For more information on how to engage donors right at the start, read our post, How To Write the Perfect Donation Thank-You Letter.
2. Give a Shout Out to Your Top Supporters
“Top supporter” doesn’t have to mean a major donor. A top supporter is anyone who goes above and beyond for your cause, whether they give a larger-than-average donation, volunteer, or host campaigns on your behalf through peer-to-peer fundraisers. Giving them public recognition can help to show them your appreciation.
Your nonprofit can adopt a policy of public recognition based on the level of donation. Here are a few examples:
- A donor gives $50 on a social media campaign. The organization “@” mentions them in a thank-you comment on the same platform.
- A donor organizes an online peer-to-peer fundraising event. The organization writes an article talking about the event’s success and thanks all participants. They post it on their blog and in donor communities.
- A major donor gives a $100,000 gift. The organization hosts an event in this person’s honor and sends out press releases about the contribution.
Of course, public recognition isn’t for everyone. To make sure your public appreciation doesn’t embarrass the donor, you should always give them the option to donate anonymously. You can still create a donor record but just note in the file that they prefer anonymity. This is another example of how a CRM can elevate your organization! With a spreadsheet, tracking donors who prefer to be anonymous is tricky, but with a CRM, it’s as easy as adding a field and clicking a button.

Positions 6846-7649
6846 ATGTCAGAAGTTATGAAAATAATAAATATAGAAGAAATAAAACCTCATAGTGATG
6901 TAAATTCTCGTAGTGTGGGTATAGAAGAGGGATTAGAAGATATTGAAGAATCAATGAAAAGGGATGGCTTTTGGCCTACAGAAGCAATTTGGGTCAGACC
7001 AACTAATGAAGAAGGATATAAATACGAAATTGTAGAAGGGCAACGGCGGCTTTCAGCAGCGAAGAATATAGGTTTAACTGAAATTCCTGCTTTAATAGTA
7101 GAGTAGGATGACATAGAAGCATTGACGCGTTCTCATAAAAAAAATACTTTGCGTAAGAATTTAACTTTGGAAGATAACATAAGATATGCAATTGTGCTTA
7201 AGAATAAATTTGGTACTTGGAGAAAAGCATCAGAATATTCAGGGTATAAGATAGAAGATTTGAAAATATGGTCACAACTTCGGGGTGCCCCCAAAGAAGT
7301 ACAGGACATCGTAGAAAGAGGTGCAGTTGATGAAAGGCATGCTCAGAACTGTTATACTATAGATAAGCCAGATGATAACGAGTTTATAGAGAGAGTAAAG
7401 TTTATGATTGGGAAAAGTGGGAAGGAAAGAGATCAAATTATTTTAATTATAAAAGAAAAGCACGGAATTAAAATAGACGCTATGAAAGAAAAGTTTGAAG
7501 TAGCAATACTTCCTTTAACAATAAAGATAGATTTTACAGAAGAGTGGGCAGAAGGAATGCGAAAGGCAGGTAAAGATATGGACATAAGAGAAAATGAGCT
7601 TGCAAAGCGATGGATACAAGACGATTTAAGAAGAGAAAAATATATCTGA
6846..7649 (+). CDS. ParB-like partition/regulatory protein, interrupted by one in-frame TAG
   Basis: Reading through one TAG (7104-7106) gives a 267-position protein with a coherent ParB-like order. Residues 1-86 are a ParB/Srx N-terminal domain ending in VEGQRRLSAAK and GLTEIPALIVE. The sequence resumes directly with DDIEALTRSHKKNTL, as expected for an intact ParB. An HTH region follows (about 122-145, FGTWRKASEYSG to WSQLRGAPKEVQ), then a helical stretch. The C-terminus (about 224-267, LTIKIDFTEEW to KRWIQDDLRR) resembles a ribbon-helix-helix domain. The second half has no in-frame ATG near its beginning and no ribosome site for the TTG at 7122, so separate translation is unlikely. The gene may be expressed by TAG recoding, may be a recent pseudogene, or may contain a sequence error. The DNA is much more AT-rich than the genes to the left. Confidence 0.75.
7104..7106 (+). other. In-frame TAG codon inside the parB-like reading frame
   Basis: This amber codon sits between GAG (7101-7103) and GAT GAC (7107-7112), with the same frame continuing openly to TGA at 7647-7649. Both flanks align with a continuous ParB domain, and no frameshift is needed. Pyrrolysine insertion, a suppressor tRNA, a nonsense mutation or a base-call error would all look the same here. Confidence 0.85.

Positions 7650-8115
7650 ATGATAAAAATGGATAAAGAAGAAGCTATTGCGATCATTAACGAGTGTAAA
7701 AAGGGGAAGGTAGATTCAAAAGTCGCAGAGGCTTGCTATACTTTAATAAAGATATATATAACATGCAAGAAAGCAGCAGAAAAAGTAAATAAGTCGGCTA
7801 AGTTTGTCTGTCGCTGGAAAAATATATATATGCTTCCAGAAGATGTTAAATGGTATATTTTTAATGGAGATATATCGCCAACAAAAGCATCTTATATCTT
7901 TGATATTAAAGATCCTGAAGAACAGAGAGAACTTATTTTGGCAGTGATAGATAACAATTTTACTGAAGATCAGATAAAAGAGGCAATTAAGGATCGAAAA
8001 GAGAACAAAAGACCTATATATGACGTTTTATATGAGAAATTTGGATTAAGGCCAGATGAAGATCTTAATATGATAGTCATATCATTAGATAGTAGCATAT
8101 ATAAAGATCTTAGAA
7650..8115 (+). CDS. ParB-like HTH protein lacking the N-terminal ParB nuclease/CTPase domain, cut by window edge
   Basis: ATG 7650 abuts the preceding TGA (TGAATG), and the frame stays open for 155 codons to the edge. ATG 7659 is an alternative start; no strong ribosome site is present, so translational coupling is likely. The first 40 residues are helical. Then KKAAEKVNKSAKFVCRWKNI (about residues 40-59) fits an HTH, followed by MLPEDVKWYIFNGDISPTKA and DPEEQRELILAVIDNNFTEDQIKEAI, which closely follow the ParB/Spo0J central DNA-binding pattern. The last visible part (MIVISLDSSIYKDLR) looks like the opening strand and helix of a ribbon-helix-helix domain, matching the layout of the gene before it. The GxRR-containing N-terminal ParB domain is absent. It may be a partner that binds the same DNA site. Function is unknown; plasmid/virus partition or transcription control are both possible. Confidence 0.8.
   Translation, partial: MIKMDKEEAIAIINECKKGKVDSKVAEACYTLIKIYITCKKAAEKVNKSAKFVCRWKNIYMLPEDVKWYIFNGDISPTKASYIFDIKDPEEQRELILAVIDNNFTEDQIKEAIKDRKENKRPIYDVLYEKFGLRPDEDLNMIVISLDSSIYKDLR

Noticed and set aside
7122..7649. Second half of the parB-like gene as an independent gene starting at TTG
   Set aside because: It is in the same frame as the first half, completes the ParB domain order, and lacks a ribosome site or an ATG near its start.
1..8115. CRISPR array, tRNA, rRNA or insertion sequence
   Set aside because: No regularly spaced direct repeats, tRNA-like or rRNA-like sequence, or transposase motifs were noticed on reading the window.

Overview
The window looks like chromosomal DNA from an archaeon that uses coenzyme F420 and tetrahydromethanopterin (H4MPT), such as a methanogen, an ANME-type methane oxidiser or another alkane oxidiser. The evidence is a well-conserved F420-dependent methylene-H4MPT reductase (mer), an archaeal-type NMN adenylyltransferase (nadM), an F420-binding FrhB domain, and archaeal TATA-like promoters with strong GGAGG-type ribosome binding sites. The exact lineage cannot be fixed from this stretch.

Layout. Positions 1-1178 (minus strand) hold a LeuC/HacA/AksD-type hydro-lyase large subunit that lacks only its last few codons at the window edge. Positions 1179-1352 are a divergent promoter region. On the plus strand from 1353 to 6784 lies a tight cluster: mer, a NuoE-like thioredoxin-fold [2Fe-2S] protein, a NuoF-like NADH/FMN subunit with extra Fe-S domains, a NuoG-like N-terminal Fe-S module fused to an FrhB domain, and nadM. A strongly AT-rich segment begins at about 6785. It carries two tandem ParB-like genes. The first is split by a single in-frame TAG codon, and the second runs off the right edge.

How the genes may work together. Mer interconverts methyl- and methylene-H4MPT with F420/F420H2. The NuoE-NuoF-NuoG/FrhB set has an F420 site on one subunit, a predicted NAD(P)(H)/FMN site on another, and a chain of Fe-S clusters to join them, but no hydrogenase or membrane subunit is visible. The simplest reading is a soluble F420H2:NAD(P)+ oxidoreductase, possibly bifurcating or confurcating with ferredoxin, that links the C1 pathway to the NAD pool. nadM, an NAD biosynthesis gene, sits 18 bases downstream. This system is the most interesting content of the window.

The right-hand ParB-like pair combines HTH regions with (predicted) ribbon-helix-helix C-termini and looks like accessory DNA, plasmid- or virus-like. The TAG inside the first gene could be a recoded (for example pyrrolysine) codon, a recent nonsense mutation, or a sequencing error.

3. Make Giving Easy With Recurring Donations
When a donor elects to make an ongoing regular donation to your organization, there’s a good chance they’ll give a lot more than even some of your top one-time donors. It’s the cumulative effect—your donor gets to break a large gift into much smaller, more affordable installments.
Meanwhile, the repeat donation gives you a regular opportunity to engage with them. In fact, recurring givers have a retention rate of 90% and are six times more likely to leave a legacy gift or bequest. Now that’s a lifelong engagement!